I have Singapore 1A/B and RightStart A. Both rely a lot on regrouping, number bonds, and other strategies for imparting a more conceptual understanding of number and operations, not just memorizing math facts. I think both programs have their strong adherents. It's just a matter of finding the program that suits your child's learning style, I suppose.
I was sure that my ds would love the manipulative-based, game-oriented, oral approach of RightStart. We both hated
it. I don't think I can emphasize that strongly enough.
Each lesson is heavily scripted, and I just could not get used to teaching that way. Even though I tried just reading through the text so I could present the lesson in my own way, the activities, graphics and manipulatives just didn't do it for ds. Each lesson also presents several different topics, and that style doesn't suit ds well.
I know there are legions of RS fans out there. Our experience was pretty disappointing. And since we bought all the extras, it was an expensive mistake.
I am currently taking more of a living math approach, but I supplement occasionally with Singapore, Miquon and MM. We love Singapore, and I think the HIG does an excellent job of presenting different instructional strategies for each lesson. Ds loves the workbook. The presentation of the math concepts make sense to him. I realized that while he does like manipulatives and games, he much prefers to be able to work out math problems on his own, without the dialogue that is intrinsic to the RS approach of doing math. I know Math Mammoth is also touted to present math in a very student-friendly way, but ds is a very visual learner. The MM graphics (or the lack of them) was a dealbreaker for ds. MM also has sooo many practice problems. Too many for my ds. Singapore and Miquon have been our favorites, without a question.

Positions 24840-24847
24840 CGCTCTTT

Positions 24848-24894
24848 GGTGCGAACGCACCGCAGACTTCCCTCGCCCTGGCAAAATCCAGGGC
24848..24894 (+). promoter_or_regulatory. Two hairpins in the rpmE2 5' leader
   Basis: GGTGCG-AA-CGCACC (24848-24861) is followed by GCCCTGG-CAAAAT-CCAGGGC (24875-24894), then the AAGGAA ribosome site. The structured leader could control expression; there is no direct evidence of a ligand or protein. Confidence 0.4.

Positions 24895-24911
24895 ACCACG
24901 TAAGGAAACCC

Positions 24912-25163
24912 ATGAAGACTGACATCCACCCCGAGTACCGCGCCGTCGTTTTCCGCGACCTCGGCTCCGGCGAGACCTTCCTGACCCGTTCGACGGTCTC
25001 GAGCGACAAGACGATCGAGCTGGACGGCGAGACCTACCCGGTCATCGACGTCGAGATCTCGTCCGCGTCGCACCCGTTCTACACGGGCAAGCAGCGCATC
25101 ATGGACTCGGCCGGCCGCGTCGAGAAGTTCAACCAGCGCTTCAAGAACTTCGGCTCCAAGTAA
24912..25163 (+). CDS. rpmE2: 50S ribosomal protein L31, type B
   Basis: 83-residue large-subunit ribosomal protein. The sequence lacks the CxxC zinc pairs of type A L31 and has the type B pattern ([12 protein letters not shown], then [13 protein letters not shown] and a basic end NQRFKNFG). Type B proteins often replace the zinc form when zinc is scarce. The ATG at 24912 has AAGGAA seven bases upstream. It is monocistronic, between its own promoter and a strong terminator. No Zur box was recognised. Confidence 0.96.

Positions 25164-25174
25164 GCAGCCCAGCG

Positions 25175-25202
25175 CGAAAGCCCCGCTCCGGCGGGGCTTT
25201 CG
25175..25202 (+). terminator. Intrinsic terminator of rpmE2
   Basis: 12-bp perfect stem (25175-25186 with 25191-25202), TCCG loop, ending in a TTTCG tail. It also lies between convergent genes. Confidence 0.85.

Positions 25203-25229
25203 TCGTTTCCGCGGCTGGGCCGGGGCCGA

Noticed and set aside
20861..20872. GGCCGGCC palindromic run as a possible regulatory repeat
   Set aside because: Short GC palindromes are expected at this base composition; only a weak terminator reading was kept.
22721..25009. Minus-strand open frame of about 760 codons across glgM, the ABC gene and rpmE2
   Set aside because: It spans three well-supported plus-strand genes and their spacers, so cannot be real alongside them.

Since you are asking about Singapore, I like having the HIG, the textbook, the workbook, and the Intensive Practice book. There are lots of folks who don't "need" as many, but I found that each book gives a slightly different approach to presenting different math concepts. I like being able to select from them. Singapore does a nice job of laying out the number and operations lesson sequences. Singapore gives lots of different strategies for learning math facts, so while the drill and memorization are not built into the practice problems so much, the opportunity to learn math facts thoroughly is there. I am less thrilled about their lessons on money and time, but we take a living math approach with those concepts anyway.
And since you are also taking a LM approach, I thought I would mention that we also really like the activities in the Week-by-Week Essentials
. Tons of printable math games, mental math problems, math warm-ups, etc. They help to round out our math program when we do some of these activities along with our other mathy activities.
I am also thinking about how I can implement a math notebook with my very reluctant writer/drawer. The ideas are percolating, but we aren't doing anything consistently yet.